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Synchronous Counters

A ripple counter can only be used for applications in which the speed of operation is not very
important. If several stages of counting are employed, the time taken for a clock pulse to
ripple through the counter may well be excessive.

The operation time can be shortened considerably by arranging for all the flip-flops to be
clocked at the same time. This is known as synchronous operation.

In a synchronous counter all the flip-flops change their state simultaneously, the operation of
each stage being initiated by the clock. The arrangements of a 3-bit MOD 8 synchronous
counter and a 4-bit MOD-16 synchronous counter are shown in figures 1 and 2, respectively.

Figure 1

Figure 2

Design of synchronous counters

Sequential circuits can be classified into two types: (1) those in which the output or outputs
depend only on the present internal state (Moore state machines) and (2) those in which the
output or outputs depend on both the present state and the input or inputs (Mealy state
machines).
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Steps involved in counter design
In general, these steps can be applied to any state machine.
1. Specify the counter sequence and draw a state diagram.
2. Derive a next-state table from the state diagram.
3. Develop a transition table showing the flip-flop inputs required for each transition.
This will depend on the type of flip-flop you intend to use.
4. Transfer the J and K states (or states of other flip-flops you intend to use) from the
transition table to Karnaugh maps.
There is a Karnaugh map for the input of each flip-flop.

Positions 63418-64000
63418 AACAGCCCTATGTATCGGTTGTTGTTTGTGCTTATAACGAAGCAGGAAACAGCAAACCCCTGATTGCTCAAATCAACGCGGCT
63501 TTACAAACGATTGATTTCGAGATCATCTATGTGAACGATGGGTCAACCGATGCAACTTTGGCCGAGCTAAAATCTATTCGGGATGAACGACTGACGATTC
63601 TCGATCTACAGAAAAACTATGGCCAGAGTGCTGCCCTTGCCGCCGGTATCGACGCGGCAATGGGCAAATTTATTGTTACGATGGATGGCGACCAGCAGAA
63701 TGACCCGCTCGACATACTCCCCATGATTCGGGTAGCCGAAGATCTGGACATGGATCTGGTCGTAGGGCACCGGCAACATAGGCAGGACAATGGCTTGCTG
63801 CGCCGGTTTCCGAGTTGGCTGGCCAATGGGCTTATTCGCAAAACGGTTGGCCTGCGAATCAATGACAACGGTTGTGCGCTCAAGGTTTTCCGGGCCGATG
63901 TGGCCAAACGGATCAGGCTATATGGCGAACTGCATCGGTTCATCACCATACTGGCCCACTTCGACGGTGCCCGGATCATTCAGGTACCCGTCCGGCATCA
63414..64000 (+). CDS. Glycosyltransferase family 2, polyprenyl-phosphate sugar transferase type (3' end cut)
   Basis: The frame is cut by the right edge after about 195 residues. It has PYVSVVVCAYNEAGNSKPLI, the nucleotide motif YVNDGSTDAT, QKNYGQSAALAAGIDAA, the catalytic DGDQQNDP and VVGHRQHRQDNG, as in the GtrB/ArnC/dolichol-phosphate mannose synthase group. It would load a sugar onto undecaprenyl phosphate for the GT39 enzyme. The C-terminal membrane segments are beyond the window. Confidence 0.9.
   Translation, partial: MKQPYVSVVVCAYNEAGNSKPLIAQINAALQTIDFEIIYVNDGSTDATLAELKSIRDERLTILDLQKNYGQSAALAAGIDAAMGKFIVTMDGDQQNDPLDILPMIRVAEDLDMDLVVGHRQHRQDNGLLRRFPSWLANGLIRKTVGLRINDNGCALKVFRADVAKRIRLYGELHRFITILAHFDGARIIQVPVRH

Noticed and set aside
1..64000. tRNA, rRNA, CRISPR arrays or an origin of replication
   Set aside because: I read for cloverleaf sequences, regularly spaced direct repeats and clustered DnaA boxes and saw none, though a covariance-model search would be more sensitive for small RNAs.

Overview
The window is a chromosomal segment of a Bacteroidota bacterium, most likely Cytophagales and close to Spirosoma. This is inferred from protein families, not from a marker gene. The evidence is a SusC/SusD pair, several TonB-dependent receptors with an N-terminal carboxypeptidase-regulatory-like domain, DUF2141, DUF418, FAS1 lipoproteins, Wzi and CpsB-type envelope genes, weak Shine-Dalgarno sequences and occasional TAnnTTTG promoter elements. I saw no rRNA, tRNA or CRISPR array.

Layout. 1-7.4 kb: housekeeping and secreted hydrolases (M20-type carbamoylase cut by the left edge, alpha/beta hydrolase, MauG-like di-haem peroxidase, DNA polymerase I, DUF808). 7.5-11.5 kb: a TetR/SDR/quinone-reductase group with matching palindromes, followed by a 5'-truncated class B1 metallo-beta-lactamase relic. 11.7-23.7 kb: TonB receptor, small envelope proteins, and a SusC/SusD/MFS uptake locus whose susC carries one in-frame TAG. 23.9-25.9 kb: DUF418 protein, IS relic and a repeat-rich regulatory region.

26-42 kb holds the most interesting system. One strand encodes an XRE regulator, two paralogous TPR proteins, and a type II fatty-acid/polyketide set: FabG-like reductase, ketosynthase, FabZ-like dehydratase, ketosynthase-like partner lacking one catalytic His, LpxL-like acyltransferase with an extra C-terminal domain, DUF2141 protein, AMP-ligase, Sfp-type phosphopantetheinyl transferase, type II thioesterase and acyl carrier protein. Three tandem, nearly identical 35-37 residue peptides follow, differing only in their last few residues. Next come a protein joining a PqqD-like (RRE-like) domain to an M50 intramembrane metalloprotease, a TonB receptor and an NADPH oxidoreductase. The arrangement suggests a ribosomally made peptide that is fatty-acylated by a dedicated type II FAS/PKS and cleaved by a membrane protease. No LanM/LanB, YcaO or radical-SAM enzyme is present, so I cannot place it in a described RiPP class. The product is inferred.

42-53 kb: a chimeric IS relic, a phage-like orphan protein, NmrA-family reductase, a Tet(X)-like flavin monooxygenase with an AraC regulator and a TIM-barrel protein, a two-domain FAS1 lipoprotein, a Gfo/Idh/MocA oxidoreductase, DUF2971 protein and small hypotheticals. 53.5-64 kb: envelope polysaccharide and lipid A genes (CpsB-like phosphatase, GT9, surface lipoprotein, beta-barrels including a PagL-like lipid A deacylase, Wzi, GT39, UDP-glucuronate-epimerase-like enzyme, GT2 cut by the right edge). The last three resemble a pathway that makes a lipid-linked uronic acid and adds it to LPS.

5. Group the Karnaugh map cells to generate and derive the logic expression for each
flip-flop input.
6. Implement the expressions with combinational logic, and combine with the flip-flops
to create the counter.

Example 1 Design a MOD 8 counter using J-K flip-flops.

1. The counter is first specified and a state diagram drawn. The state diagram shows the
sequence of states through which the counter advances when it is clocked. Figure 3
shows a state diagram of a 3-bit binary counter.

Figure 3.
State
diagram of a
3-bit binary
counter.

The circuit has no inputs other than the clock pulse and no outputs other than its internal state
(outputs are taken off each flip-flop in the counter). The next state of the counter depends
entirely on its present state, and the state transition occurs every time the clock pulse occurs.

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2. Once the sequential circuit is defined by the state diagram, the next step is to obtain
the next-state table, which is derived from the state diagram in Figure 3 and is shown
in Table I.

Table I - State table

Present State Next State


Q2 Q1 Q0 Q2 Q1 Q0
0 0 0 0 0 1
0 0 1 0 1 0
0 1 0 0 1 1
0 1 1 1 0 0
1 0 0 1 0 1
1 0 1 1 1 0
1 1 0 1 1 1
1 1 1 0 0 0

Since there are eight states, the number of flip-flops required would be three. Now we want to
implement the counter design using JK flip-flops.

3. Next step is to develop an excitation table from the state table, which is shown in
Table II.

Table II - Excitation table

Output State Transitions Flip-flop inputs


Present State Next State
Q2 Q1 Q0 Q2 Q1 Q0 J2 K2 J1 K1 J0 K0

0 0 0 0 0 1 0X 0X 1X
0 0 1 0 1 0 0X 1X X1
0 1 0 0 1 1 0X X0 1X
0 1 1 1 0 0 1X X1 X1
1 0 0 1 0 1 X0 0X 1X
1 0 1 1 1 0 X0 1X X1
1 1 0 1 1 1 X0 X0 1X
1 1 1 0 0 0 X1 X1 X1

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4. Now transfer the JK states of the flip-flop inputs from the excitation table to
Karnaugh maps to derive a simplified Boolean expression for each flip-flop input.
This is shown in Figure 4.

Figure 4.
Karnaugh
maps

5. The 1s in the Karnaugh maps of Figure 4 are grouped with "don't cares" and the
following expressions for the J and K inputs of each flip-flop are obtained:

J0 = K0 = 1
J1 = K1 = Q0
J2 = K2 = Q1*Q0

6. The final step is to implement the combinational logic from the equations and connect
the flip-flops to form the sequential circuit. The complete logic of a 3-bit binary
counter is shown in Figure 5.

Figure 5 Logic diagram of a 3-bit binary


counter 4
Exercise 1

Design a MOD 8 counter using T flip-flops.

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